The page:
written by Walter Bright
April 28, 2009
It took me about 6 weeks to get D ported to the Mac OSX. During this, I learned that OSX was based on BSD unix. The Digital Mars web server is hosted on a FreeBSD system, and Jan Knepper who manages that had been encouraging me to look at FreeBSD for years. So I thought it was an ideal time to try it out.
First I needed a box running FreeBSD. Being in the programming business for a long time, I had a bunch of older machines moldering away in the basement, unusued. FreeBSD did not have demanding hardware requirements, so I wondered if one of them could be recycled with FreeBSD. It wouldn’t hurt to try.
The first box I try wouldn’t even turn on. Click on the power, and absolutely nothing happened. I put that back on the shelf. The next one coughed, turned over, put out a cloud of blue smoke, and sputtered back into life. It was around 9 years old, with a 20G drive and maybe 100 Mb of ram.
I looked around online, downloaded the FreeBSD ISO’s and burned them on CDs. (The machine only has a CD drive, DVD installs won’t work!) Putting in the CD and rebooted, the install recognized the ancient hardware and the install went smoothly. Mostly smoothly, anyway. The install isn’t as polished as Ubuntu’s is, and when it was finished there were a number of things, especially about the network, that needed manual editting of configuration files. Fortunately, Jan Knepper is an expert with FreeBSD and he walked me through all that. Looking at how Ubuntu had configured itself also helped.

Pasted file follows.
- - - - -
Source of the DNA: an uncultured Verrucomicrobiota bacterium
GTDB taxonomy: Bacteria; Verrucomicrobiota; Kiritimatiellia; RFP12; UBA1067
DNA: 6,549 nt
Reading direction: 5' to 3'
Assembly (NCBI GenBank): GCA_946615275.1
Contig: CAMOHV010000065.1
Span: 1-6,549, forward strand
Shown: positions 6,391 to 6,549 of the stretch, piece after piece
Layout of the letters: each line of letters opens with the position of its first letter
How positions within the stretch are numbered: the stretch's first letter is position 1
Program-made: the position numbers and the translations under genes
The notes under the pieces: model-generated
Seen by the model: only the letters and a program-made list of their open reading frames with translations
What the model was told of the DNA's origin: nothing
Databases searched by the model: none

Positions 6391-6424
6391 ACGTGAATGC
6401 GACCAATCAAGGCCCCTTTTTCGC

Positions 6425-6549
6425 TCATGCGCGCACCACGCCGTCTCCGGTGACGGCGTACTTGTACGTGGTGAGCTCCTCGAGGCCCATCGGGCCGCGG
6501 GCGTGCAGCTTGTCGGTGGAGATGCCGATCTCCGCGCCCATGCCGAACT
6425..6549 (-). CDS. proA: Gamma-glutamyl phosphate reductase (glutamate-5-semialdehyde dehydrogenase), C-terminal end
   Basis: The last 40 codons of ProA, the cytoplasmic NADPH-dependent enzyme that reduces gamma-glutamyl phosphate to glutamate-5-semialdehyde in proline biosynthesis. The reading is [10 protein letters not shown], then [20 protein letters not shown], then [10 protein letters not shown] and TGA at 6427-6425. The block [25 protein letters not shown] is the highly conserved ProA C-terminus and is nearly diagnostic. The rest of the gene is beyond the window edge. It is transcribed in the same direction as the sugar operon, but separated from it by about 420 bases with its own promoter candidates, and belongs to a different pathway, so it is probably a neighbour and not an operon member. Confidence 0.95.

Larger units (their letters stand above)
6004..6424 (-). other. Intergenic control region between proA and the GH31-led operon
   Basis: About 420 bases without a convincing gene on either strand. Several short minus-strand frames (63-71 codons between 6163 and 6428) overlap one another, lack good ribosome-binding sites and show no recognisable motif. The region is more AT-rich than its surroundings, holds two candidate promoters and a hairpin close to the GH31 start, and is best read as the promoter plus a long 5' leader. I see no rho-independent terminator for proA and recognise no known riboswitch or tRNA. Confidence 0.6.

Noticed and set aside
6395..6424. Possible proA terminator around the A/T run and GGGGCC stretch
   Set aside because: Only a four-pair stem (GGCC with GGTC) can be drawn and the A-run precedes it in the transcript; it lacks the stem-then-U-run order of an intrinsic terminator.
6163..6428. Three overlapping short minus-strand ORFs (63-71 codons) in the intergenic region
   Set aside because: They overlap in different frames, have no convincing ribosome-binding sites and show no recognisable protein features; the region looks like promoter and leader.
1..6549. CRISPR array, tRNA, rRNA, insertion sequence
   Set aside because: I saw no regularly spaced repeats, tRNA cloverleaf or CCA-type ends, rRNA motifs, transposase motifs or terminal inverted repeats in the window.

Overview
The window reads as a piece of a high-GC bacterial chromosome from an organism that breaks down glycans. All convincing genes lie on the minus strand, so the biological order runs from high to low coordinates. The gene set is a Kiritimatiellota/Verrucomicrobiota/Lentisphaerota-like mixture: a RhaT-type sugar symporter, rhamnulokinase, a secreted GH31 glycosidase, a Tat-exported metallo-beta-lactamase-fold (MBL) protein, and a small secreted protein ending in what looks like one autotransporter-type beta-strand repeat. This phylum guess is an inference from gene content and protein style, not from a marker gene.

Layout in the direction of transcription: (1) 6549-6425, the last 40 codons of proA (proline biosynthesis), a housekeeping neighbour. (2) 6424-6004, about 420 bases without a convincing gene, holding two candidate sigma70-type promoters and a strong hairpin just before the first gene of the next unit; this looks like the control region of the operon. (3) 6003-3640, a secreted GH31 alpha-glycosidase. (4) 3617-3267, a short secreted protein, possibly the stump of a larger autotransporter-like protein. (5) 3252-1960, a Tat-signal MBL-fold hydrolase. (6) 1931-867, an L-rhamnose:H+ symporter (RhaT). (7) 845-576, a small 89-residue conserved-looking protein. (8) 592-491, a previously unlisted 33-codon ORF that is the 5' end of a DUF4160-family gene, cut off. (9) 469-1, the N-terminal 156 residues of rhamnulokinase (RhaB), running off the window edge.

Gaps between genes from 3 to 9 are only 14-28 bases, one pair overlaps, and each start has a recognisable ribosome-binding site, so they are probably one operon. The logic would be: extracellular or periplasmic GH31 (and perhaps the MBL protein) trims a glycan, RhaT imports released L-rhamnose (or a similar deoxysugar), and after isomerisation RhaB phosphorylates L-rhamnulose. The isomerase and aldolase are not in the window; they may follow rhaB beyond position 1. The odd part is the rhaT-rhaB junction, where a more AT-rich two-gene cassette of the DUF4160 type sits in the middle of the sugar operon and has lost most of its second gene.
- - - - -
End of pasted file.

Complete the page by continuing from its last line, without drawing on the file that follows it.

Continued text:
I brought up the GUI interface, tried the browser, and was delighted that the system worked well on such old, slow, memory deficient hardware. It did sound like a GM turbine car with a rusted out tailpipe, though, so I configured it for remote operation via SSH and banished it to the basement alongside the Mac.
Now was the time to do the real work. First of all, the library (archive) format was identical to that on Linux. The object file format was also ELF, same as on Linux. Some of the function ABI conventions matched that on Mac OSX. The header files tended to match OSX. So doing a FreeBSD port turned out to be mixing and matching parts from the Linux and OSX ports.
The most tedious part turned out to be writing the import translations for the various C header files. They were almost the same as under OSX, but had to be carefully checked line by line as out of nowhere one of the values of a #define would be different.
The most annoying part was that gcc on FreeBSD has poor support for long doubles. Half of the long double math functions are unimplemented. LDBL_MAX comes out of gcc as infinity, even though the float.h header file defines it correctly. It looks like in order to get correct, accurate and portable math functions for D, we’ll just have to reimplement them all.
The best part of this was it took a whole three days, and the FreeBSD D compiler was up and passing its test suite. I’ll defer the D 2.0 version for the moment, as its runtime library is in a state of flux. Trying to add FreeBSD support to it would be too disruptive for now.